Understanding Islam: A religion of mercy and forgiveness

  • Smita Bellur
  • Updated: Dec 09, 2015 15:17 IST
Muslim devotees offer Jummat-Ul-Vida prayers on the last Friday of the month of Ramzan ahead of the Eid ul-Fitr at Jama Masjid. (AFP File Photo)

As a Hindustani khayal and Sufi singer, it pains me to see the growing religious intolerance in the country. Music shows the path to harmony. Khayal music is replete with Sufi-flavoured bandishes and wisdom from mystic saints such as Kabir, Guru Nanak and Raidas, whose works propagate human values. That gives me hope.

Often, misunderstanding comes from overlooking the core values of a religion, and its context. Recently, a controversy has arisen in the wake of some incidents over whether saluting the national flag is at variance with Islamic practices. The debate may be linked to worship in Islam, but in no way need be construed as disrespect to the nation or a lack of patriotism, as it has been clarified by scholars. In Islam, the only unpardonable sin is associating God with anything else (called shirk). That God is Unique, the only One worthy of worship, and doesn’t beget children (nor is born) is key. He, being Infinite, cannot be represented in finite forms visually.

By the same principle, Sajda (prostrating) is reserved for God alone (especially in the action when one touches the head to the ground), and in theruku (bowing action) — where one’s body bends down.

The Indian vandana pose or namaste (folded hands) may be treated as just a cultural expression by some, whereas others may view the namaste as leaning towards shirk.

In sharp contrast, namaste/vandana (folding hands/bowing) is almost involuntary in Hindu culture, and adopted in many secular practices, because the belief is that one is offering salutation to the Divine spark in the human, and that one is being egoless by acknowledging it — though Islam also attaches great importance to egolessness.

Mufti Shahabuddin Sahab draws from the life of Prophet Muhammad (PBUH) and explains how we can learn patriotism and love-of-the motherland from him, and further adds that love of the motherland is a pre-requisite to serving the country. When asked if love for the ‘ummah’ (Islamic fraternity) overrides love for the country, he states that they are not mutually exclusive.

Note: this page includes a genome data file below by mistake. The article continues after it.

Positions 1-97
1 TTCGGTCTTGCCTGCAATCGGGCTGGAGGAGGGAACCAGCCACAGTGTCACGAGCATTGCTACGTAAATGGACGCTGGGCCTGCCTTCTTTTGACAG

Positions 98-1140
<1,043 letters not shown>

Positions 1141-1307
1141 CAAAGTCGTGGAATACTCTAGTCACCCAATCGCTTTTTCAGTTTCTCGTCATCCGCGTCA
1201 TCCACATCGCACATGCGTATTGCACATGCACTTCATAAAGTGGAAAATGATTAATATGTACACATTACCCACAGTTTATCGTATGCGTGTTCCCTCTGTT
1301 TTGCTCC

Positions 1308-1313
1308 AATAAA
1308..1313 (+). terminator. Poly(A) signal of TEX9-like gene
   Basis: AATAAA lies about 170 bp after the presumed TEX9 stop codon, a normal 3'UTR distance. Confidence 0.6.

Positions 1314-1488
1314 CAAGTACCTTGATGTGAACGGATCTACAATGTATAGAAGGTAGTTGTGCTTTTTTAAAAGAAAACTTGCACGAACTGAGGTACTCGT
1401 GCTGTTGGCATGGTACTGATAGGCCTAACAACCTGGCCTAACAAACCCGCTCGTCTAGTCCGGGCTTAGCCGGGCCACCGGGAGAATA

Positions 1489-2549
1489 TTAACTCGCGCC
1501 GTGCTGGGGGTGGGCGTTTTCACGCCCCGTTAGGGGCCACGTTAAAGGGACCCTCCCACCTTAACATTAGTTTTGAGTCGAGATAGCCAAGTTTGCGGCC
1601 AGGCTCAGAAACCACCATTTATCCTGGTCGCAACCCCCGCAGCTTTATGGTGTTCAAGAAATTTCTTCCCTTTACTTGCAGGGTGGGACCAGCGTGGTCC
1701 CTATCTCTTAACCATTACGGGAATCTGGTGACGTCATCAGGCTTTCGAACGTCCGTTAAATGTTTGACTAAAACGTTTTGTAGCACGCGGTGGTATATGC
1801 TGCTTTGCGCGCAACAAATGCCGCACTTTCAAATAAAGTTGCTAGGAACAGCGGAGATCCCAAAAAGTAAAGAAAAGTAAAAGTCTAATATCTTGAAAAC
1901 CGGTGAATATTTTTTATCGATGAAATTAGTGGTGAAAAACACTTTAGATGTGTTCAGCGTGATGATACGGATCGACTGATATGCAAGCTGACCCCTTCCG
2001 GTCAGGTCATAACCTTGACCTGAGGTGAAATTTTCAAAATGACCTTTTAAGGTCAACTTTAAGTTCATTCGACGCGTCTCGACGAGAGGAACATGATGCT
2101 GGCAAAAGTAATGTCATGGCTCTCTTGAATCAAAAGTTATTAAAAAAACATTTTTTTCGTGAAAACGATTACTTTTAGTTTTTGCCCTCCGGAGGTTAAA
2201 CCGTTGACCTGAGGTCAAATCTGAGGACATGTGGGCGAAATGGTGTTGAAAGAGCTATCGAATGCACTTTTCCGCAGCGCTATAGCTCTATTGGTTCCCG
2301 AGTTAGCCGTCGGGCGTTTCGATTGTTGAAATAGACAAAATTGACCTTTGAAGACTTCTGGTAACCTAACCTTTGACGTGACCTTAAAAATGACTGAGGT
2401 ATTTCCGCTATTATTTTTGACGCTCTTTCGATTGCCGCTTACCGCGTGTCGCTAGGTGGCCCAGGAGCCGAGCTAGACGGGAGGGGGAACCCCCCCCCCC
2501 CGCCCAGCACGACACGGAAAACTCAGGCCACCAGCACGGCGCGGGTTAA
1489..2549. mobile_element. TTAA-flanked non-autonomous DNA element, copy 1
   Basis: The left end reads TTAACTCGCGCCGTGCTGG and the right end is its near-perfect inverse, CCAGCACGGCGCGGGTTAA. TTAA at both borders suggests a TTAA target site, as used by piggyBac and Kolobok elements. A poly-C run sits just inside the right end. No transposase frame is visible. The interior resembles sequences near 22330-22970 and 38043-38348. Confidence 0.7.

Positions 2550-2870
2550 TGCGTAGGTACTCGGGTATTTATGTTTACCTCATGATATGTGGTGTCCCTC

The chancellor of the Maulana Azad National Urdu University, businessman and philanthropist Zafar Sareshwala, says, “Respecting the national anthem is mandatory” as he quotes the 16th century Islamic jurist Mujadid Alf Saani (Ahmad Sirhind), who endorsed the view that love of the motherland is part of eeman (faith on Islam).

Religious scholar Karen Armstrong rues in her ‘Mohammed — Prophet for our time,’ that Islamophobia dates back to the Crusades and speaks of how from the 12t century, the West has distorted his life, overlooking his context when injustice and arrogance were rife in war-torn Arabia.

“We cannot understand his achievement unless we appreciate what he was up against,” she writes.

The word “mercy” appears in 79 places in the Quran and “forgiveness” 234 times. Islam itself as a word comes from the same root word for “peace” in Arabic and jihad means not “holy war” but a spiritual struggle to desist from sin. Arabia’s historical background and socio-economic conditions are critical to a clearer perspective on Islam.

It would be wise, therefore, to understand Islam through the words of the Vedic tradition: ‘Ekam sat vipra bahuda vadanti’ (Truth is one, the wise call it by different names)

Smita Bellur is a Sufi and classical singer. The views expressed are personal.

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